White nose syndrome (WNS) has claimed a staggering number of northern long-eared bats since it first broke out in 2007. Already, the species has lost almost 99% of its population in just a few short years.
Last year, due to WNS and habitat loss, the U.S. Fish and Wildlife Service finally proposed to list these bats as endangered. But the agency soon backtracked under pressure from logging and oil and gas industries that opposed the listing.
White nose syndrome is the gravest threat to North American bats that has ever been seen.
Tell FWS to take action immediately and move forward with listing the long-eared bat under the Endangered Species Act!
Dear Director Ashe,
I am writing to urge the U.S. Fish and Wildlife Service (FWS) to list the northern long-eared bat as endangered and designate critical habitat under the Endangered Species Act as quickly as possible. I am extremely disappointed that FWS has decided to extend its deadline for a final decision on the listing by six months in response to political and industry pressure.
There is no credible scientific debate about the fact that white nose syndrome has decimated the northern long-eared bat's population. In its core range in the eastern United States, the species' population has declined by up to 99 percent. White nose syndrome is spreading west and has already been found in 25 states and five Canadian provinces. Northern long-eared bats are highly vulnerable to this disease, and there is no effective prevention or cure. Unfortunately, white nose syndrome is not the only threat facing the northern long-eared bat. It is also vulnerable to cave disturbance and habitat loss.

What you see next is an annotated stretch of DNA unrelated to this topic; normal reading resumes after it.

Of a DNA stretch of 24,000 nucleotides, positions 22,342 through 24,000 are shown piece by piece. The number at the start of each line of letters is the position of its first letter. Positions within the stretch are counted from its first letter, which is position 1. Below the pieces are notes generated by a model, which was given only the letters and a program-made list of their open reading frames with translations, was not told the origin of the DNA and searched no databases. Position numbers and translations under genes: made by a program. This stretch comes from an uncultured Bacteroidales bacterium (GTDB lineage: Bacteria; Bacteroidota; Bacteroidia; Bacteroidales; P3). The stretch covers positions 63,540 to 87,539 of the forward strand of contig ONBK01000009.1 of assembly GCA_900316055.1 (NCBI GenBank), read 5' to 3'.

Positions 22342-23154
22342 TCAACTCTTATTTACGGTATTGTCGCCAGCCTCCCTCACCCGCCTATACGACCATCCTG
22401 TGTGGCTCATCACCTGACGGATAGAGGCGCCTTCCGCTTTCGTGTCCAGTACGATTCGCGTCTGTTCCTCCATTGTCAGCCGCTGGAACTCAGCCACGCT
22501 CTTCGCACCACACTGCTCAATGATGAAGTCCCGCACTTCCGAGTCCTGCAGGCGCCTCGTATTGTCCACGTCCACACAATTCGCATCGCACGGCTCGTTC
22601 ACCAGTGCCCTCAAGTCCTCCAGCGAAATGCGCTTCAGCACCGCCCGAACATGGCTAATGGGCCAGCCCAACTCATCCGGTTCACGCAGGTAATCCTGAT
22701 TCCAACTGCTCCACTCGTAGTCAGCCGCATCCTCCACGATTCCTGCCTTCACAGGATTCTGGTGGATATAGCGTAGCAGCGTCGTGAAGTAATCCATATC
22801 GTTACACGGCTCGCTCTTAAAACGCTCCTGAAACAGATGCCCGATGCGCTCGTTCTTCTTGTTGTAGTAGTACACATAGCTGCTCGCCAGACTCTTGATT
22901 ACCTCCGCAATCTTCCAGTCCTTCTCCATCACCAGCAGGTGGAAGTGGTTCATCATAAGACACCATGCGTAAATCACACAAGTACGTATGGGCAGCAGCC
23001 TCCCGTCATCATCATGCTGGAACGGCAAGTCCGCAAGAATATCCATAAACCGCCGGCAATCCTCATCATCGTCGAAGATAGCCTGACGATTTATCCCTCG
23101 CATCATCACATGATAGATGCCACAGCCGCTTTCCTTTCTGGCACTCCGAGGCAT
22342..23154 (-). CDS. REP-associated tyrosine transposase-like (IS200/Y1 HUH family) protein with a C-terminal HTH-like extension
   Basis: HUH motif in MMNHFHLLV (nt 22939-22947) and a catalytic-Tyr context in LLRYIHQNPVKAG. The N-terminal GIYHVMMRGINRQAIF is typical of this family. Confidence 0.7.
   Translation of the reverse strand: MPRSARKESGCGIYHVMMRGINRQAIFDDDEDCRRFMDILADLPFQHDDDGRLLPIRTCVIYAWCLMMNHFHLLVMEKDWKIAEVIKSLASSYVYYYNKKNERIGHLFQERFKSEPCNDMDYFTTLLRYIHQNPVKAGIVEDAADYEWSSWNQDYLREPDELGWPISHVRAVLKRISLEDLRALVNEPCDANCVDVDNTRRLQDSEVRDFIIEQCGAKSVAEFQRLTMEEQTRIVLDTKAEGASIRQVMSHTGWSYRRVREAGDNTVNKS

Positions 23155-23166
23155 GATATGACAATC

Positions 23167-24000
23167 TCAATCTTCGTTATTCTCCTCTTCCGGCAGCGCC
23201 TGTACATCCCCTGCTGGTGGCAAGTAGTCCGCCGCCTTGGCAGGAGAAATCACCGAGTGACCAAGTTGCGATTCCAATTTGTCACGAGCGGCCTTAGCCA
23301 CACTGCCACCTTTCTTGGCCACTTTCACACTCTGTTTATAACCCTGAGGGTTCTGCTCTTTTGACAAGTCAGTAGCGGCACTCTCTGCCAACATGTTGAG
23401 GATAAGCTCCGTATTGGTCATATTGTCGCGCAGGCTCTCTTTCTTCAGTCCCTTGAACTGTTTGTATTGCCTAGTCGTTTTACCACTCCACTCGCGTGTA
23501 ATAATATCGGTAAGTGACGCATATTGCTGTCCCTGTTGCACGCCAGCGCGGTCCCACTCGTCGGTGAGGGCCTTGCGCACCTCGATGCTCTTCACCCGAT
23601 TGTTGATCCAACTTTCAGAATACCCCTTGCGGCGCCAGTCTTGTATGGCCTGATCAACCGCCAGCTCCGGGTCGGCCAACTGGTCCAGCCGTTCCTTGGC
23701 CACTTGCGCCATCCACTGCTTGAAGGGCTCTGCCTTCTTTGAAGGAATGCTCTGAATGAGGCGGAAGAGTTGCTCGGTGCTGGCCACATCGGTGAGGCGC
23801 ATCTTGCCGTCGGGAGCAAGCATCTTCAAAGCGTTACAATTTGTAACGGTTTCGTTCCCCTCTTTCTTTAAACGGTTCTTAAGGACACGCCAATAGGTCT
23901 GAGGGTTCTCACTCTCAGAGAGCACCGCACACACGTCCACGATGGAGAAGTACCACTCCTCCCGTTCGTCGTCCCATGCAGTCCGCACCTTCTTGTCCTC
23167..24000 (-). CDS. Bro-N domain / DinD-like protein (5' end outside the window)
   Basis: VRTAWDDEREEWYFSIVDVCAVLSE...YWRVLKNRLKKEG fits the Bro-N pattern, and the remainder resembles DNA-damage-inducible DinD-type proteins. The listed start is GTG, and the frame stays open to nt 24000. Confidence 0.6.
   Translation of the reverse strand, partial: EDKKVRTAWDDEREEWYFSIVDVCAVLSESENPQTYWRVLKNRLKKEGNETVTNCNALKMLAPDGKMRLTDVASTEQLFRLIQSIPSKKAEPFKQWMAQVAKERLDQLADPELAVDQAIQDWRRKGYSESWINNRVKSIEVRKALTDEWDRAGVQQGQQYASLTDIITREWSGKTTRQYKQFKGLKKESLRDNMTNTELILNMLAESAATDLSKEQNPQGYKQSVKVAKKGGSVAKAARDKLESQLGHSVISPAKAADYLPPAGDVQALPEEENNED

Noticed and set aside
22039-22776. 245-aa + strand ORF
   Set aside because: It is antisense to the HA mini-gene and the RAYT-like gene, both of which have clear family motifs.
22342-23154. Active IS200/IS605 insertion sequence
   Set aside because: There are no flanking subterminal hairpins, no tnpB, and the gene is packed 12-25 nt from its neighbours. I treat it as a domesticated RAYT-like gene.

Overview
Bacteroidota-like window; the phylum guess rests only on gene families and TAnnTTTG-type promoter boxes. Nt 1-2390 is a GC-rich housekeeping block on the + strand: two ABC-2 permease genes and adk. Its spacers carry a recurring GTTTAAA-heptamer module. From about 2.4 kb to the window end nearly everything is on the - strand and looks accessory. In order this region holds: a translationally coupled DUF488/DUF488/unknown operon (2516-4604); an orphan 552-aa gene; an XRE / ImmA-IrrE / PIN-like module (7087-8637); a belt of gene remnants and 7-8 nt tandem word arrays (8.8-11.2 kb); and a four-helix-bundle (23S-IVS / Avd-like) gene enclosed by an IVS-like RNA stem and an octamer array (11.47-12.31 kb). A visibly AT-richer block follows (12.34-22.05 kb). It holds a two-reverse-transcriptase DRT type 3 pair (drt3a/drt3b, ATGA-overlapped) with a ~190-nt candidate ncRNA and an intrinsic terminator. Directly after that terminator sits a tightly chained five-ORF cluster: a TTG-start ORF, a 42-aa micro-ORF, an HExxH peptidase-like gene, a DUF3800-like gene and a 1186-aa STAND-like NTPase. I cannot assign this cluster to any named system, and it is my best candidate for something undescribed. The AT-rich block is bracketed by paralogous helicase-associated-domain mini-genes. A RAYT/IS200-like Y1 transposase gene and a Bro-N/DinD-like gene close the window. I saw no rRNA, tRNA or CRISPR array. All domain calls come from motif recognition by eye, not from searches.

Northern long-eared bats are not only an important part of our nation's biological heritage, but like other bat species, they play a vital role worth billions of dollars annually in controlling agricultural pests. They must be protected as soon as possible if there is to be any hope of saving them from annihilation.
There is absolutely no time to waste in protecting the northern long-eared bat under federal law. There are no effective state-level conservation mechanisms in place; only federal law and the resources of the federal government have any chance of keeping this species from vanishing forever. Now is the time for the Service to demonstrate its leadership in the face of opposition from politicians and industry lobbyists.
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Please take immediate action to list the northern long-eared bat as endangered and designate its critical habitat before it is too late.
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